Washington expels two Venezuelan diplomats

Junior Venezuelan diplomats are ordered to return home in retaliation for the expulsion of two US Air Force attaches.

    Washington expels two Venezuelan diplomats
    Venezuelan officials have accused the US of being responsible for the late President Hugo Chavez's cancer [Reuters]

    The Obama administration has expelled two Venezuelan diplomats, US officials say, in retaliation for Venezuela's expulsion of two US military attaches.

    Shortly before Chavez died last week, Venezuela expelled two US Air Force attaches in Caracas for alleged espionage.

    The Obama administration waited until after Chavez's funeral on Friday to announce any reciprocal action.

    Monday's move comes as Venezuela prepares for an April election to choose a new leader.

    The US and Venezuela have not had ambassadors posted in each other's capitals since 2010.

    Chavez rejected the US nominee at the time, accusing him of making disrespectful remarks about the Venezuelan government.

    Washington then revoked the visa of Venezuela's ambassador to the US.

    On Saturday, US officials said junior Venezuelan diplomats Orlando Jose Montanez Olivares and Victor Camacaro Mata were ordered to return home.

    Montanez, an official at the embassy in Washington, and Camacaro, who served in Venezuela's New York consulate, left the United States on Sunday.

    The US officials spoke on condition of anonymity because they were not authorised to speak publicly about the expulsions.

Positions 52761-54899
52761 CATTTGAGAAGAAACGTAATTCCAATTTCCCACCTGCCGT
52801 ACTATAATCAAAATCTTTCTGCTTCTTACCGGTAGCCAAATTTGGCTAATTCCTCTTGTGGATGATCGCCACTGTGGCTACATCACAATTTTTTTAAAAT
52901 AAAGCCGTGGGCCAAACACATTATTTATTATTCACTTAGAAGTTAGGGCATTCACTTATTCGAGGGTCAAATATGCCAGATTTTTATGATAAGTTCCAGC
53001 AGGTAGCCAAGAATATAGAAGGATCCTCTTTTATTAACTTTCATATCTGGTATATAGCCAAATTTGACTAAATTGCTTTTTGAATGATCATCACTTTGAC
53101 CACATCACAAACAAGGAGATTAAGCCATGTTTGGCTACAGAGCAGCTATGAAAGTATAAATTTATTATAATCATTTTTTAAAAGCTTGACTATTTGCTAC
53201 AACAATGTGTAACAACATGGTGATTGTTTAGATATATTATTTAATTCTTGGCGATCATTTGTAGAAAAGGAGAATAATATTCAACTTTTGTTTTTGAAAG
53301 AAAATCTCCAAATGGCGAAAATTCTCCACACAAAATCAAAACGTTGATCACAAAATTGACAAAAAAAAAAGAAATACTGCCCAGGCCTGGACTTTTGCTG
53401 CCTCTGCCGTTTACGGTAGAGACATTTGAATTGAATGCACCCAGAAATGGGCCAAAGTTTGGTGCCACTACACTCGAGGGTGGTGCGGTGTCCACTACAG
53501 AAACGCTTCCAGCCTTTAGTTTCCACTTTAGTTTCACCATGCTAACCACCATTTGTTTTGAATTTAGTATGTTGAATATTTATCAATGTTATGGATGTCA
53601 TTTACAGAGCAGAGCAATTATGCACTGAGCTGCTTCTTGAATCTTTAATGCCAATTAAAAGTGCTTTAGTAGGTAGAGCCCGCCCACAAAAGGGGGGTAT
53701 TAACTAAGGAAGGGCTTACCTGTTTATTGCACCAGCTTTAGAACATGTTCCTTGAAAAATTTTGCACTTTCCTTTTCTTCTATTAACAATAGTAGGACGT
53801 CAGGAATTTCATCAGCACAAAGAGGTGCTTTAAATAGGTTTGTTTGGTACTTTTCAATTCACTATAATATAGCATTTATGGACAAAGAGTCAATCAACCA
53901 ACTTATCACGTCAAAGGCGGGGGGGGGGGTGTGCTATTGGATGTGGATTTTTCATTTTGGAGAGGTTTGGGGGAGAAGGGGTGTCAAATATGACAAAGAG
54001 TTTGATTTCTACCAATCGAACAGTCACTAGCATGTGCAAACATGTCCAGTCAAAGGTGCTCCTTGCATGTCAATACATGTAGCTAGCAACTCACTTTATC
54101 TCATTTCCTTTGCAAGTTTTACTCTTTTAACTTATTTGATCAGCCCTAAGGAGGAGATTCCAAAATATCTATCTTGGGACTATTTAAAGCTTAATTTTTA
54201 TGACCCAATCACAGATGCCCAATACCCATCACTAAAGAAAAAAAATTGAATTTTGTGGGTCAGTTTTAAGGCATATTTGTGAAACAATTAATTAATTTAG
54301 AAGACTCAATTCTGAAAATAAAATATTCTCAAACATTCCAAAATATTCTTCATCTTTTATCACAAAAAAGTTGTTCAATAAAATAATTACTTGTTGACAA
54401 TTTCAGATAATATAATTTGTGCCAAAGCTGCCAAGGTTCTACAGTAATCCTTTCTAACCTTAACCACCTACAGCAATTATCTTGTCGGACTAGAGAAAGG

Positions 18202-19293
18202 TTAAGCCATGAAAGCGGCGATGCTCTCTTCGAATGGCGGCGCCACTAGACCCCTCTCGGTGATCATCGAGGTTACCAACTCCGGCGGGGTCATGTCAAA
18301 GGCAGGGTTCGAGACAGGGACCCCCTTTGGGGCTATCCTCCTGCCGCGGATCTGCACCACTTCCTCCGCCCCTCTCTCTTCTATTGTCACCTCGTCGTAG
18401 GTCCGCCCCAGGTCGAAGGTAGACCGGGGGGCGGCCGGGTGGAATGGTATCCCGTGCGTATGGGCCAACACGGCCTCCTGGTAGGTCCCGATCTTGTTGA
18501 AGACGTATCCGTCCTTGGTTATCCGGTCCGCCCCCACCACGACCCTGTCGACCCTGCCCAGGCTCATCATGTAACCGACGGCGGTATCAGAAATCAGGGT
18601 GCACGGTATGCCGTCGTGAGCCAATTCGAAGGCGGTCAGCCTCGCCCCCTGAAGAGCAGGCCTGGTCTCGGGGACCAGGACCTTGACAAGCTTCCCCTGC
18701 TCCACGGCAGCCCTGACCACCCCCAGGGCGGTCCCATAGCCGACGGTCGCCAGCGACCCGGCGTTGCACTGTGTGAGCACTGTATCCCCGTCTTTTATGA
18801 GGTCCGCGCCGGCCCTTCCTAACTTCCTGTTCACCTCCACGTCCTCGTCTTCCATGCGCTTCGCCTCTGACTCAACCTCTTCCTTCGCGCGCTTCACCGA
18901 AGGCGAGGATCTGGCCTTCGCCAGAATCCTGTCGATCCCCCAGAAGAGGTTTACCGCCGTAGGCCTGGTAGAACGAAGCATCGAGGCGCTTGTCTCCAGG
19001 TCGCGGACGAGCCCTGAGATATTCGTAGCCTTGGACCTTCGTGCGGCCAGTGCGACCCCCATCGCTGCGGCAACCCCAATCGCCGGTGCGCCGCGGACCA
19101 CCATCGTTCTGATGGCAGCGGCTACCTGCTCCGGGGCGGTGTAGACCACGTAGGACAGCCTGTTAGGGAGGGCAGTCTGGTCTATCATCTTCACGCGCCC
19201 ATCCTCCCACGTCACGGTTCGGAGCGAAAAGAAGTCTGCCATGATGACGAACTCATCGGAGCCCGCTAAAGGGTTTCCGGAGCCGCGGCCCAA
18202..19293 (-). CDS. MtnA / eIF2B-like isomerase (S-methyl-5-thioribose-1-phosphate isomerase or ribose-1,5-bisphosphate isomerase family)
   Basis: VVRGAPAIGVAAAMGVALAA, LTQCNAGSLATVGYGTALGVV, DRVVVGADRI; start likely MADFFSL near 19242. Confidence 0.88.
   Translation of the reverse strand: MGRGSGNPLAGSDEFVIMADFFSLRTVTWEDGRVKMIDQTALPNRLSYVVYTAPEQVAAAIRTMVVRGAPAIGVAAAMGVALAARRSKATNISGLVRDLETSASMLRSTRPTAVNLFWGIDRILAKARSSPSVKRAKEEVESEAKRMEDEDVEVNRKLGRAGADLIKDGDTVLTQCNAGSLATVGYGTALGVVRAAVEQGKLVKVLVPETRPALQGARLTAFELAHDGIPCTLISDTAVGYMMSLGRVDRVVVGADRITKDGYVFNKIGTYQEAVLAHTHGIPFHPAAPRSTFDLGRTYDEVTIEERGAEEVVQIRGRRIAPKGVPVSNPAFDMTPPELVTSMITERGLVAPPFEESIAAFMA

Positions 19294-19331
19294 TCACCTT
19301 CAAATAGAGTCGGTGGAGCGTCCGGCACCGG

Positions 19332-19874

Suggestions of poisoning

    Beyond the diplomatic tit-for-tat, Venezuelan officials have accused the US of being responsible for Chavez's cancer and sought to rally anti-US sentiment ahead of an April election for a new leader.

    Administration officials declared themselves highly disappointed with Nicolas Maduro, the interim president and Chavez's desired successor, for a news conference he gave last week.

    Comparing Chavez to Palestinian leader Yasser Arafat, Maduro suggested that Chavez had been poisoned.

    In recent months, as Chavez's health deteriorated, the administration sounded out Maduro in an attempt to improve relations that became badly strained during Chavez's 14 years in power.

    Despite some positive feedback from a November telephone call with Roberta Jacobson, the top US diplomat for Latin America, American officials see little possibility of a sudden improvement in relations with Venezuela given its upcoming election.

    Maduro is running against opposition leader Henrique Capriles.

    Officially, Washington has not taken sides. It has focused its calls on the need for free and fair elections.

    SOURCE: Agencies


    YOU MIGHT ALSO LIKE

    Survivor stories from Super Typhoon Haiyan

    Survivor stories from Super Typhoon Haiyan

    The Philippines’ Typhoon Haiyan was the strongest storm ever to make landfall. Five years on, we revisit this story.

    How Moscow lost Riyadh in 1938

    How Moscow lost Riyadh in 1938

    Russian-Saudi relations could be very different today, if Stalin hadn't killed the Soviet ambassador to Saudi Arabia.

    We Are Still Here: A Story from Native Alaska

    We Are Still Here: A Story from Native Alaska

    From Qatar to Alaska, a personal journey exploring what it means to belong when your culture is endangered.